TAMPA — When Susan G. Komen for the Cure decided to cut future grants to Planned Parenthood, its Tampa Bay-area affiliate was swept into a controversy that still could cripple its fundraising despite Komen's reversal.
Some Komen supporters had a bad aftertaste from the episode, including Tampa's Rebecca Schrader. She plans to withhold donations to Komen for a year to make sure the organization continues to fund breast cancer screenings at Planned Parenthood.
"I want to see if this is a genuine change of heart," she said, "or if it's just temporary."
Gina Kravitz, director of the Suncoast Komen affiliate, has been hearing that kind of talk, and she is worried. So on Thursday, she embarked on damage control, speaking out for the first time to distance her group from the national furor.
Though Komen's $680,000 annual grant was for breast cancer screening, Planned Parenthood long has been targeted by conservatives because it performs abortions. So many saw the cutoff as politically motivated, particularly when it turned out that a key figure at Komen had campaigned against Planned Parenthood.
"We, locally, would not have made that decision," Kravitz said of the funding cutoff. "We are completely apolitical at the Suncoast affiliate, and we are here to serve anyone who needs us."
She stressed that about 75 percent of all local donations stay in the Tampa Bay area. And almost all of that — more than $1 million a year — goes toward breast cancer screenings for low-income women.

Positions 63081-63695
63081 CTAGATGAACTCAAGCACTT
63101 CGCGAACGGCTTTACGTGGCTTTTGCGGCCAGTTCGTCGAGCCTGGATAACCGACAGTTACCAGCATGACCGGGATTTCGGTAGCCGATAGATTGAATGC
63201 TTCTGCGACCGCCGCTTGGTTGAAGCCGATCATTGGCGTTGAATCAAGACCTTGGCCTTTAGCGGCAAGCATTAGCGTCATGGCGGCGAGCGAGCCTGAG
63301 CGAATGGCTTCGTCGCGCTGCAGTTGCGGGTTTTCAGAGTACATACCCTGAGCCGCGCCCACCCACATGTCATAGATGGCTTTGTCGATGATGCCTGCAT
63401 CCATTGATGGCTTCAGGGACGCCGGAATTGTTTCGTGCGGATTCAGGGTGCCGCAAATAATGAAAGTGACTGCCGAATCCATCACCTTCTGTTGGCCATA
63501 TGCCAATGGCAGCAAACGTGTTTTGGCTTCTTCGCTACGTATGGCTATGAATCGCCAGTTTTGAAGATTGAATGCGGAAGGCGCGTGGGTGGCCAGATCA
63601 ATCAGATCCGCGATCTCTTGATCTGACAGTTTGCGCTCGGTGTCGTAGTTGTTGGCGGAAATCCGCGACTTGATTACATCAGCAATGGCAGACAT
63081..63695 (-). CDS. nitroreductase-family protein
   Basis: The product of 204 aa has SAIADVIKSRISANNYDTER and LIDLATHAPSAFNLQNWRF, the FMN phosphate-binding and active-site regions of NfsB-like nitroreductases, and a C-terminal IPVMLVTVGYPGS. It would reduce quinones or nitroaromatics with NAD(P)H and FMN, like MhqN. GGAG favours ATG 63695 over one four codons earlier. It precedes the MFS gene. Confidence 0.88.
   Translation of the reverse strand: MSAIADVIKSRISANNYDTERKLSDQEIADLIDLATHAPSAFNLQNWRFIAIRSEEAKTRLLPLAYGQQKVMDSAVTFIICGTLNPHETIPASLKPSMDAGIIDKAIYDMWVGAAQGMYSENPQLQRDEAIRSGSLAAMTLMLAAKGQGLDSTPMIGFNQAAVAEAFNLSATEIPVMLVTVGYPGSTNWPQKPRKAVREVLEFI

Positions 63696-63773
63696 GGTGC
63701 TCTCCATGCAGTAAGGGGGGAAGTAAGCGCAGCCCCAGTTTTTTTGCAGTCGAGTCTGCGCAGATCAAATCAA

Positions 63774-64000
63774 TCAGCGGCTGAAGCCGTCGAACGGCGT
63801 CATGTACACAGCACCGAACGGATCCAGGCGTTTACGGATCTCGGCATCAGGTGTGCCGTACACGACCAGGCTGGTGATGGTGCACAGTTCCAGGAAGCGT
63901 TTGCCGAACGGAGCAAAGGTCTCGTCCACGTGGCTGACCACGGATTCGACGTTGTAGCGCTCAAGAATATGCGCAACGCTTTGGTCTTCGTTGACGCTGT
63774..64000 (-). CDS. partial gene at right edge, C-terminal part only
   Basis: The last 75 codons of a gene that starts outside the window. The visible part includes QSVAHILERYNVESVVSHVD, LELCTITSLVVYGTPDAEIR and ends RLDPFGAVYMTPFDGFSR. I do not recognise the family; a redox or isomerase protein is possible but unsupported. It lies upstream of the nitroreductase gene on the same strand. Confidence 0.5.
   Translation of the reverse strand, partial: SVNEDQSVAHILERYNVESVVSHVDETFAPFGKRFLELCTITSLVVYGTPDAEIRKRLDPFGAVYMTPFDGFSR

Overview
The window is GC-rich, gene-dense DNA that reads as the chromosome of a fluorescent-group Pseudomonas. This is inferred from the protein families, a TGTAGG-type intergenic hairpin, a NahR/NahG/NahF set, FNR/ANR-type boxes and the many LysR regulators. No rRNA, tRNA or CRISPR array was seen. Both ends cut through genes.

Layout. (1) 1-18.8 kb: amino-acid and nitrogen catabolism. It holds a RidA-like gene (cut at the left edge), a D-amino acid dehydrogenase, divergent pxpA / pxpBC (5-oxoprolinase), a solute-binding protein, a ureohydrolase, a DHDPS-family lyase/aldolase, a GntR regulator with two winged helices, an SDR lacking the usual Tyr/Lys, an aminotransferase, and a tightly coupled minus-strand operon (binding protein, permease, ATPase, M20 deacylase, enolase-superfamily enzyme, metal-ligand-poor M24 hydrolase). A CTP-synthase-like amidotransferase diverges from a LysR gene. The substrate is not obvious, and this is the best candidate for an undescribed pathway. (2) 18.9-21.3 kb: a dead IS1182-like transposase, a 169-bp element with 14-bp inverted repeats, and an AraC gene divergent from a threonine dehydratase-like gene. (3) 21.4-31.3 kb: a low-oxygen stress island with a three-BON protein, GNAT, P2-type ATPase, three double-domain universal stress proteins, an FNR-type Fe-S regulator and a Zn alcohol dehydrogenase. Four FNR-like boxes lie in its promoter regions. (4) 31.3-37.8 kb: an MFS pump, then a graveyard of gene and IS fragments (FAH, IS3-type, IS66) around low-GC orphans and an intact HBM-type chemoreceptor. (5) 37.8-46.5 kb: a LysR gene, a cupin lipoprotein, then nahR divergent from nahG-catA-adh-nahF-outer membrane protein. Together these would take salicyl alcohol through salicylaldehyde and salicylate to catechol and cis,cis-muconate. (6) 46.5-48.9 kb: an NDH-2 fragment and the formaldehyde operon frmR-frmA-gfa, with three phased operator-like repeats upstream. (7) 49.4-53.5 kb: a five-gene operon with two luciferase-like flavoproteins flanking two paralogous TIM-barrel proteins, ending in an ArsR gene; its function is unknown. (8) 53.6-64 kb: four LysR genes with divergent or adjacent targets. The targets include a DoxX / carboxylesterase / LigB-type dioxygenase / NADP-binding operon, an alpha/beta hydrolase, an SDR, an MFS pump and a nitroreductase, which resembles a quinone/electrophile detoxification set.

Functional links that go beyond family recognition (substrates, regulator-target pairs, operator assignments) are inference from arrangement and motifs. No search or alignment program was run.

The local Komen group doesn't fund Planned Parenthood clinics (they never applied for a grant, Kravitz said). Instead, it sends its money to county health departments and hospitals.
Last year, Suncoast Komen-funded screenings served nearly 4,000 women, she said.
If donors hold back, "that means there will be people going without services," she said — particularly women under 50, who are left out of a federal grant aimed at older women.
That worries breast cancer survivor Carmel McDonald, 44, of Largo.
McDonald will mark 11 years cancer-free in June. She relies on annual mammograms to make sure the cancer has not returned, knowing that women who have had it once are at greater risk.
She says she doesn't have health insurance and gets government assistance because she must care for her 19-year-old autistic son.
"Mammograms are expensive," she said.
Without Komen, she doesn't know how she'd get them.
As soon as the news about Komen cutting the funding broke, the uproar was swift and loud. Komen leadership quickly denied political intent, saying Planned Parenthood was disqualified from future grants because it was under a congressional investigation launched by U.S. Rep. Cliff Stearns, a Republican from Ocala. Stearns wants to know if the group is illegally using federal health funds for abortions, a charge it denies.
Karen Handel, a Komen vice president who called for defunding Planned Parenthood during her unsuccessful run for governor of Georgia, was a major player in the cutoff. She resigned from Komen this week over its decision to reinstate the grants.
Kravitz, of the Suncoast affiliate, declined to share her opinion of what has happened at Komen nationally. Instead, she focused on shoring up local support in time for the group's major fundraisers, including October's 14th annual Race for the Cure in St. Petersburg.
"People need to be responsible about how they're making their donations and how that money is spent," Kravitz said. "Hopefully, people will realize we are making an impact in our community."
Jessica Vander Velde can be reached at email@example.com or (813) 226-3433.